Front Page Titles (by Subject) WHO ARE THE BEST KEEPERS OF THE PEOPLE'S LIBERTIES? 1 - The Writings, vol. 6 (1790-1802)
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WHO ARE THE BEST KEEPERS OF THE PEOPLE’S LIBERTIES? 1 - James Madison, The Writings, vol. 6 (1790-1802) 
The Writings of James Madison, comprising his Public Papers and his Private Correspondence, including his numerous letters and documents now for the first time printed, ed. Gaillard Hunt (New York: G.P. Putnam’s Sons, 1900). Vol. 6.
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WHO ARE THE BEST KEEPERS OF THE PEOPLE’S LIBERTIES?1
Republican.—The people themselves.—The sacred trust can be no where so safe as in the hands most interested in preserving it.
Anti-republican.—The people are stupid, suspicious, licentious. They cannot safely trust themselves. When they have established government they should think of nothing but obedience, leaving the care of their liberties to their wiser rulers.
Republican.—Although all men are born free, and all nations might be so, yet too true it is, that slavery has been the general lot of the human race. Ignorant—they have been cheated; asleep—they have been surprized; divided—the yoke has been forced upon them. But what is the lesson? that because the people may betray themselves, they ought to give themselves up, blindfold, to those who have an interest in betraying them? Rather conclude that the people ought to be enlightened, to be awakened, to be united, that after establishing a government they should watch over it, as well as obey it.
Anti-republican.—You look at the surface only, where errors float, instead of fathoming the depths where truth lies hid. It is not the government that is disposed to fly off from the people; but the people that are ever ready to fly off from the government. Rather say then, enlighten the government, warn it to be vigilant, enrich it with influence, arm it with force, and to the people never pronounce but two words—Submission and Confidence.
Republican.—The centrifugal tendency then is in the people, not in the government, and the secret art lies in restraining the tendency, by augmenting the attractive principle of the government with all the weight that can be added to it. What a perversion of the natural order of things! to make power the primary and central object of the social system, and Liberty but its satellite.
Anti-republican.—The science of the stars can never instruct you in the mysteries of government. Wonderful as it may seem, the more you increase the attractive force of power, the more you enlarge the sphere of liberty; the more you make government independent and hostile towards the people, the better security you provide for their rights and interests. Hence the wisdom of the theory, which, after limiting the share of the people to a third of the government, and lessening the influence of that share by the mode and term of delegating it, establishes two grand hereditary orders, with feelings, habits, interests, and prerogatives all inveterately hostile to the rights and interests of the people, yet by a mysterious operation all combining to fortify the people in both.
Republican.—Mysterious indeed!—But mysteries belong to religion, not to government; to the ways of the Almighty, not to the works of man. And in religion itself there is nothing mysterious to its author; the mystery lies in the dimness of the human sight. So in the institutions of man let there be no mystery, unless for those inferior beings endowed with a ray perhaps of the twilight vouchsafed to the first order of terrestrial creation.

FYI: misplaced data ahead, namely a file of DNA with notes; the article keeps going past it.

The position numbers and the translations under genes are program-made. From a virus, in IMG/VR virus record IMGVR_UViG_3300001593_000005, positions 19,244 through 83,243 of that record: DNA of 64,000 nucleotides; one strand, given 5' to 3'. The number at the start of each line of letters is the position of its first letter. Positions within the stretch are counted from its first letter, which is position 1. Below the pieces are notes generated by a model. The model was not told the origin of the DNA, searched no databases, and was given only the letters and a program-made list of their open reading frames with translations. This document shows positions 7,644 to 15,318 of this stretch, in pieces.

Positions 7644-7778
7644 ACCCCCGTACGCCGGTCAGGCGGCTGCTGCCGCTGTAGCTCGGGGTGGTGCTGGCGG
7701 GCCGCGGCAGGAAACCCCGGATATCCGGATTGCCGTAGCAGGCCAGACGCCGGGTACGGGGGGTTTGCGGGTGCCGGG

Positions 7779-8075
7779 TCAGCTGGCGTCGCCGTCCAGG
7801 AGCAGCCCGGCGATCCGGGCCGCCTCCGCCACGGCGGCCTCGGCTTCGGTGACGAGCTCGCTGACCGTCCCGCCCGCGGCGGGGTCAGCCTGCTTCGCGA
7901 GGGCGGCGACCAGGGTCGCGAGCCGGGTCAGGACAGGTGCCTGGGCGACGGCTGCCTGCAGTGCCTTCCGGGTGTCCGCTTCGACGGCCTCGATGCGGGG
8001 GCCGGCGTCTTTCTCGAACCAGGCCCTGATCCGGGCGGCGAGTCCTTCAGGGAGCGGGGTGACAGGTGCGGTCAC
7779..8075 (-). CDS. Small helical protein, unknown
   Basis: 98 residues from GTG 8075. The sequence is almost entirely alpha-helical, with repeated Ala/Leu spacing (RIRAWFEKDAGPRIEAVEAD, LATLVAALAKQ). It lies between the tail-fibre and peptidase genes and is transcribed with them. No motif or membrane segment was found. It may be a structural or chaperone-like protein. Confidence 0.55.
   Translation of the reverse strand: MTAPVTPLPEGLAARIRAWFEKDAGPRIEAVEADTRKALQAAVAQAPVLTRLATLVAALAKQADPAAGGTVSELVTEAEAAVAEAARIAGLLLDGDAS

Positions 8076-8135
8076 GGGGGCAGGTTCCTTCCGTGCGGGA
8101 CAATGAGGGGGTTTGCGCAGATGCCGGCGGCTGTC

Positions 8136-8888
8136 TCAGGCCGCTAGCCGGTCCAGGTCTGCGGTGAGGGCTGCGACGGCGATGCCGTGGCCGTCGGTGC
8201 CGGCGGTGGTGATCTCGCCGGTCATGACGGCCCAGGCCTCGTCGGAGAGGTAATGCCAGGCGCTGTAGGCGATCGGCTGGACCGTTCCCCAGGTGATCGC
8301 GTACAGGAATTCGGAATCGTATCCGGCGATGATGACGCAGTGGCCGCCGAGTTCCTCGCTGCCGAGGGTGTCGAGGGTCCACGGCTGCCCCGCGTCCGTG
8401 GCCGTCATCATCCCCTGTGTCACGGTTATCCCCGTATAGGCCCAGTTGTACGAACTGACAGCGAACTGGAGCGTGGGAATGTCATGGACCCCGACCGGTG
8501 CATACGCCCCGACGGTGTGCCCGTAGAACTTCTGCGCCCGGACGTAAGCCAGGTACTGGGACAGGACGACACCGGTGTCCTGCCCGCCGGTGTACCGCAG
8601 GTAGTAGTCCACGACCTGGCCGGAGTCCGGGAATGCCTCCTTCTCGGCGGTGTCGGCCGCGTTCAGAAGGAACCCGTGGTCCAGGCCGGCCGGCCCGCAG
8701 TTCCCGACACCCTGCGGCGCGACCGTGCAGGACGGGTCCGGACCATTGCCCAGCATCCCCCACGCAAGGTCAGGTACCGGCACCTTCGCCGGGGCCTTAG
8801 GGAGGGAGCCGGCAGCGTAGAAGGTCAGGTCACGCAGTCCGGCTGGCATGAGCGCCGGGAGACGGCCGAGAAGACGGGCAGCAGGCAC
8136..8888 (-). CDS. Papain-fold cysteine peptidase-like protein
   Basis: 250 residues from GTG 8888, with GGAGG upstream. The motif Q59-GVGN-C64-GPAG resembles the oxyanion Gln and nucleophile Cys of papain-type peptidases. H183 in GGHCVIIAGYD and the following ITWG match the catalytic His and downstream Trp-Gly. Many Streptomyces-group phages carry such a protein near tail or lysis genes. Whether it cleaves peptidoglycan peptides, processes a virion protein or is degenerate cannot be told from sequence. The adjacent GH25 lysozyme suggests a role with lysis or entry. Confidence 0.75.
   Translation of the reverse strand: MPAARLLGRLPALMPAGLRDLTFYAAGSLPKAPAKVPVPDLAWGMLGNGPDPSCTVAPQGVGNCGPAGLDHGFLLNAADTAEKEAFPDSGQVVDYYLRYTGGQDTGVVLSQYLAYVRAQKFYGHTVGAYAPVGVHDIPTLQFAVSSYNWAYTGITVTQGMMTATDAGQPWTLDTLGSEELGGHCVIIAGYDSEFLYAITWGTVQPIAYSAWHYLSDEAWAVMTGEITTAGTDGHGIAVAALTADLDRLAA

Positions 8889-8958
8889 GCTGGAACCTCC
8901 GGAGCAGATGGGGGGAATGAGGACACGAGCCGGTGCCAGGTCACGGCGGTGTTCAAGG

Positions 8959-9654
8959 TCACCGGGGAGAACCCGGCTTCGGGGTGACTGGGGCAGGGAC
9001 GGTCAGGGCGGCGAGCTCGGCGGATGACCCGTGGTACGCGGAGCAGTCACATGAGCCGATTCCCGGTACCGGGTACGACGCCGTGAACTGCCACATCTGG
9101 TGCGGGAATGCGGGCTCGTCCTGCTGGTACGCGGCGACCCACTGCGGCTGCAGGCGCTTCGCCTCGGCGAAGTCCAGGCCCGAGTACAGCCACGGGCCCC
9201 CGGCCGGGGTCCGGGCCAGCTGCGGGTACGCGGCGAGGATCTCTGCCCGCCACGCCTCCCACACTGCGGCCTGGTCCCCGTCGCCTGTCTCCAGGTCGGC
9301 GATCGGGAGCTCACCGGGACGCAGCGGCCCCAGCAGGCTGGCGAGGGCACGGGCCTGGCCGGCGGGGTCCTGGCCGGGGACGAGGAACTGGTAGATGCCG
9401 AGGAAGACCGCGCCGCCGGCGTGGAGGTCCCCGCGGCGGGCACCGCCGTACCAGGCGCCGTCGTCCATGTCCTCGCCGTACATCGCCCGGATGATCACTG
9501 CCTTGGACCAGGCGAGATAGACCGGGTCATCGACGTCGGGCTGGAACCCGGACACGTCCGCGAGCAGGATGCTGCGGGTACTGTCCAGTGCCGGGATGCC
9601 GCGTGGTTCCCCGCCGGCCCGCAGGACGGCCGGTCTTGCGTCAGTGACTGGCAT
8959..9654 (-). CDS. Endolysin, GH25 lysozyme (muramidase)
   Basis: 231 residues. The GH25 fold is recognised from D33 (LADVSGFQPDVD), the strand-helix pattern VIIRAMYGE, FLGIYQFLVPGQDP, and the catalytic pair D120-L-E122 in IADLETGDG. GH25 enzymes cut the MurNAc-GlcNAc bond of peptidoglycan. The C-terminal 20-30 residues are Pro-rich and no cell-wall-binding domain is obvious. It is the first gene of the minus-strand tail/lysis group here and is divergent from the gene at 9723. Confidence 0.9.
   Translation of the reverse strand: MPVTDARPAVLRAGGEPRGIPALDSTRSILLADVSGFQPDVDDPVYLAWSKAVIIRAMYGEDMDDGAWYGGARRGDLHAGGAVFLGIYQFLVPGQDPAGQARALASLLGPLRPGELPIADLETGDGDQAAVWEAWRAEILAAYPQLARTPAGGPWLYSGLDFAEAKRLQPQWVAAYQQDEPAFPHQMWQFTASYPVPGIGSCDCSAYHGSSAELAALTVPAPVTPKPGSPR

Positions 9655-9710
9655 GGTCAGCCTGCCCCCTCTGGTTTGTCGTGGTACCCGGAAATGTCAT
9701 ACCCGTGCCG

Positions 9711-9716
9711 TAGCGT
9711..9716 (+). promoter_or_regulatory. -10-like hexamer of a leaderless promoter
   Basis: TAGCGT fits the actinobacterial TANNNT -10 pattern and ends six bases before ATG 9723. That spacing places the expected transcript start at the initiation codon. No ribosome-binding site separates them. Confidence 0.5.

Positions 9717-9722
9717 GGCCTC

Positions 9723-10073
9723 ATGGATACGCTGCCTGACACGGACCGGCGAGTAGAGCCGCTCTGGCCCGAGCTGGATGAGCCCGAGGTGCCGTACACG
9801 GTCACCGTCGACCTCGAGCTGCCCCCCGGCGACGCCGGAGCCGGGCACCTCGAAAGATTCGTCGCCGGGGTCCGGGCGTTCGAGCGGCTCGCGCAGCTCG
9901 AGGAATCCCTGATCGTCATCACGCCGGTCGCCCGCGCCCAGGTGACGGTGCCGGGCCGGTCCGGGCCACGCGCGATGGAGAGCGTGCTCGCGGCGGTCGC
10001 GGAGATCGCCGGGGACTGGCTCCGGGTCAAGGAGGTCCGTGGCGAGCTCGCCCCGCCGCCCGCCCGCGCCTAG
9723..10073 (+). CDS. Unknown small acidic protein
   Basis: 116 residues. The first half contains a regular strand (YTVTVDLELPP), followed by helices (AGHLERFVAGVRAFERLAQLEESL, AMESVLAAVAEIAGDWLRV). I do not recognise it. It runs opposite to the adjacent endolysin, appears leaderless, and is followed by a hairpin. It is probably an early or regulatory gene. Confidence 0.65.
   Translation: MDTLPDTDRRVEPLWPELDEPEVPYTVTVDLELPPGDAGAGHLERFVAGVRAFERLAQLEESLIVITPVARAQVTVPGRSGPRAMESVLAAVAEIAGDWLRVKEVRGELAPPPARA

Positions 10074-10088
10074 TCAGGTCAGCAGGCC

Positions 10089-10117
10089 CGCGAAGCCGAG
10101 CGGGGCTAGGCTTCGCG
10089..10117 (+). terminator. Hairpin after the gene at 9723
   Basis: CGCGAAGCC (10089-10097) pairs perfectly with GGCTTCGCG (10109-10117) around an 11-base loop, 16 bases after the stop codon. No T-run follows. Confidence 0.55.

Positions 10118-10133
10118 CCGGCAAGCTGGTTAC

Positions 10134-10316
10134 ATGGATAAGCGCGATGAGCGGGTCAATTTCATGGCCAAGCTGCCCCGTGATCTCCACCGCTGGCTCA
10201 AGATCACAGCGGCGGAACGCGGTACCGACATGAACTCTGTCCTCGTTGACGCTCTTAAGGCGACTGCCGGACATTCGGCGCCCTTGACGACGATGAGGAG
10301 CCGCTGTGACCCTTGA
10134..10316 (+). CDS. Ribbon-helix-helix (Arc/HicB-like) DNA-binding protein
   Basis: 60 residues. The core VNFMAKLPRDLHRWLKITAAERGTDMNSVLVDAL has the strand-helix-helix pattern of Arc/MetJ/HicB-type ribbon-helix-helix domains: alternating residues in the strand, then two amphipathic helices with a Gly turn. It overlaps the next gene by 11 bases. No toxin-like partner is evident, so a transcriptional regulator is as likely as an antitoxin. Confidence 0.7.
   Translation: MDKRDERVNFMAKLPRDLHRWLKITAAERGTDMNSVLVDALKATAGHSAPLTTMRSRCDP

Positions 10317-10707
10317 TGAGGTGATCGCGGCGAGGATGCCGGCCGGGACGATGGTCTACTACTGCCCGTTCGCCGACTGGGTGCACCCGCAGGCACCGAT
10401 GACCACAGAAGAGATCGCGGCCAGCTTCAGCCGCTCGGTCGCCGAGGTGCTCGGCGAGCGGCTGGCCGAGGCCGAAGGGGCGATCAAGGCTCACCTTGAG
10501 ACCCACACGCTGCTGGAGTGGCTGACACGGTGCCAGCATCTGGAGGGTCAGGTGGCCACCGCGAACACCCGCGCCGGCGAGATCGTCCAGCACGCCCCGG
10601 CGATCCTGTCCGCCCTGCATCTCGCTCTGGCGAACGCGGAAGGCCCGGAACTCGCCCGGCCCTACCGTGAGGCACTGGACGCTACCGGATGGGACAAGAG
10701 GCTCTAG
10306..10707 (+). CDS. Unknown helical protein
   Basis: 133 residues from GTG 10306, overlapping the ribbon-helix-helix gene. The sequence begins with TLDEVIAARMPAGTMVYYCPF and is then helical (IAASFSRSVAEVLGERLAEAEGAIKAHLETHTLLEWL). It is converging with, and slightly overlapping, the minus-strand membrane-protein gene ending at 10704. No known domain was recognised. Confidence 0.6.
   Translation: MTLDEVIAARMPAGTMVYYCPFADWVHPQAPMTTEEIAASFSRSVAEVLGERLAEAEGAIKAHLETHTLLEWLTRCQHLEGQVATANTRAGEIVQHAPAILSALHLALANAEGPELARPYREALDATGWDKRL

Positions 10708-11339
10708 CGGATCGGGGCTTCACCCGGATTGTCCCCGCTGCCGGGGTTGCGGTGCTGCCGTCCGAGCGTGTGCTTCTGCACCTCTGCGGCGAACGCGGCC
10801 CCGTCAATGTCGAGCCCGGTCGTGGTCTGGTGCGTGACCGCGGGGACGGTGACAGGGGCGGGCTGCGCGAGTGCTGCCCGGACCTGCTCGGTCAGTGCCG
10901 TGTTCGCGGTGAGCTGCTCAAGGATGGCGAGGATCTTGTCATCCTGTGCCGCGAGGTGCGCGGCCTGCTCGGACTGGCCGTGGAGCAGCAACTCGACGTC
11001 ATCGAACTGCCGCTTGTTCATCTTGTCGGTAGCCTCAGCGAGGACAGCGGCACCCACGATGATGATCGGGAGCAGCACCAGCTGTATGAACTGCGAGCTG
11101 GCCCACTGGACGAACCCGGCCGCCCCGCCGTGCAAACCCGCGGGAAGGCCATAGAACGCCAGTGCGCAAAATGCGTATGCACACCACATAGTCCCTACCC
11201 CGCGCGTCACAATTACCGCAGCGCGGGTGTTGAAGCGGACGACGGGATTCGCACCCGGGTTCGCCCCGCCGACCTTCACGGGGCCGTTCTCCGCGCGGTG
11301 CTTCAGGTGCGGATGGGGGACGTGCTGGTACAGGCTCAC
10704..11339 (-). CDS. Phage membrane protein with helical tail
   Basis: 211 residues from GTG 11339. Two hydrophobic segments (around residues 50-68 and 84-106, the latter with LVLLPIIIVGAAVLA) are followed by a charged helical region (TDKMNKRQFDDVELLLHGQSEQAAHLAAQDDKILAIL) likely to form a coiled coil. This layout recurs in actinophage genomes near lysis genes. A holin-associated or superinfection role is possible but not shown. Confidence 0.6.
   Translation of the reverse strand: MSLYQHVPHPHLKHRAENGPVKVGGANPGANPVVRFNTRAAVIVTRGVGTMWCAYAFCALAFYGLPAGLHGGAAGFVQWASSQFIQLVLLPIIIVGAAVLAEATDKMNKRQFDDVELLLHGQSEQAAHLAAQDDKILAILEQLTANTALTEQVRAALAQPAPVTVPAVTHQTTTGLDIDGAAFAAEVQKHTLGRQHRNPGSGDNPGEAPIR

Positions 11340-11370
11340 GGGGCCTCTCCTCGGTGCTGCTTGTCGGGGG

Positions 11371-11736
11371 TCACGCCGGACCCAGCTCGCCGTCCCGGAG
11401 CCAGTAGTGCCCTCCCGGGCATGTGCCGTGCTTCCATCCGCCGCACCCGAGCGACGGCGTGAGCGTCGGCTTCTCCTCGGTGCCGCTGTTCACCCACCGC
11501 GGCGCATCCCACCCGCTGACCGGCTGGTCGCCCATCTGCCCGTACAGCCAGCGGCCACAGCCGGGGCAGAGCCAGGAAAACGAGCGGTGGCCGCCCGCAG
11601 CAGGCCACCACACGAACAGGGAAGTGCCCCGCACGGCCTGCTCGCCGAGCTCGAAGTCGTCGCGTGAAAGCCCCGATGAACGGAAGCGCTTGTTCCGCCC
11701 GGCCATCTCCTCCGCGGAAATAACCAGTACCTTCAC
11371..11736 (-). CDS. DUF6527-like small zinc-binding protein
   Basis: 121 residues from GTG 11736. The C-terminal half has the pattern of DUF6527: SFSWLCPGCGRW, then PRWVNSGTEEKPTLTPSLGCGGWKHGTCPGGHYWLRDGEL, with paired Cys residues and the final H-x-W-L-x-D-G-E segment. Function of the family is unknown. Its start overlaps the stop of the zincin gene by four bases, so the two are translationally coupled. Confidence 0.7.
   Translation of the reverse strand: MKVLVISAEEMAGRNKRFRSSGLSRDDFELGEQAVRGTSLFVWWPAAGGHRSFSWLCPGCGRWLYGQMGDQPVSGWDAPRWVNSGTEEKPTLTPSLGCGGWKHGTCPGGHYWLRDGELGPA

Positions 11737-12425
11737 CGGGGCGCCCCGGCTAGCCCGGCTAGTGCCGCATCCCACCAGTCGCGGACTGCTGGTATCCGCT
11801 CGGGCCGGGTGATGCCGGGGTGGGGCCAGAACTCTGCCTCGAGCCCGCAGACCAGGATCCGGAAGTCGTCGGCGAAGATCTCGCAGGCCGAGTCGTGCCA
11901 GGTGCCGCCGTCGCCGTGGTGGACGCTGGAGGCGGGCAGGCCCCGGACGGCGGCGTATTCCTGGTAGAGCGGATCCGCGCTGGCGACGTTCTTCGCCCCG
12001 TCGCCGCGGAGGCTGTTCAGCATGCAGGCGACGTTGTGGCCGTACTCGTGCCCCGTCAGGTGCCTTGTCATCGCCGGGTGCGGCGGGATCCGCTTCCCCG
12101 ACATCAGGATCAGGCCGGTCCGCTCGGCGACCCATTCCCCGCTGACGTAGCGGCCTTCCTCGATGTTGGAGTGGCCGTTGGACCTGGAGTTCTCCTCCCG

Anti-republican.—You are destitute, I perceive, of every quality of a good citizen, or rather of a good subject. You have neither the light of faith nor the spirit of obedience. I denounce you to the government as an accomplice of atheism and anarchy.
Republican.—And I forbear to denounce you to the people, though a blasphemer of their rights and an idolater of tyranny.—Liberty disdains to persecute.
TO EDMUND PENDLETON.mad. mss.
Philada, Feby 23, 1793.
Since we had the pleasure of Col. Taylor’s arrival I have left in his better hands the trust of keeping you supplied with whatever communications might interest or amuse you. As the political scene here, is however soon to be suspended, I cannot refuse myself the last opportunity I shall have before a dispersion of the dramatis personæ takes place, of enjoying the pleasure I always feel in tendering my respects & affection, as well as testifying the high value I set on your correspondence.
I seize the opportunity in this case with the more avidity, as it permits me at the same time, to tell you how much we have been charmed with the successor to Col. R. H. L.1 & to entreat your co-operation with a number of his other friends in overcoming his repugnance to his present station. His talents during the fraction of time he has been on the federal theatre have been of such infinite service to the republican cause, and such a terror to its adversaries, that his sudden retirement, on which he is strongly bent, ought to be regarded as a public calamity, and counterworked by all the means his friends can use. We think it essential that he should be prevailed on to prolong his stay in the Govt at least through the next session, which will form a critical epoch in our political History. Much will depend on the turn our affairs will then take; and that will depend not a little on the character which Virginia in particular will exhibit in the National Councils. In this view it is to be desired that her weight of talents in one branch shd correspond with her force of numbers in the other. The figure she is to make in the latter with respect to talents will depend on the issue of the approaching elections. We understand in general that there will be no scarcity of competitors; but our information is too defective for an accurate conjecture of the result. Your district has been said to abound more than any other in candidates. Mr. C.1 I presume is most distinguished for parliamentary talents and activity, and on that score claims a favorable wish, if the course he would be likely to take should furnish no objection, of which those most in the knowledge of his politics are the best judges.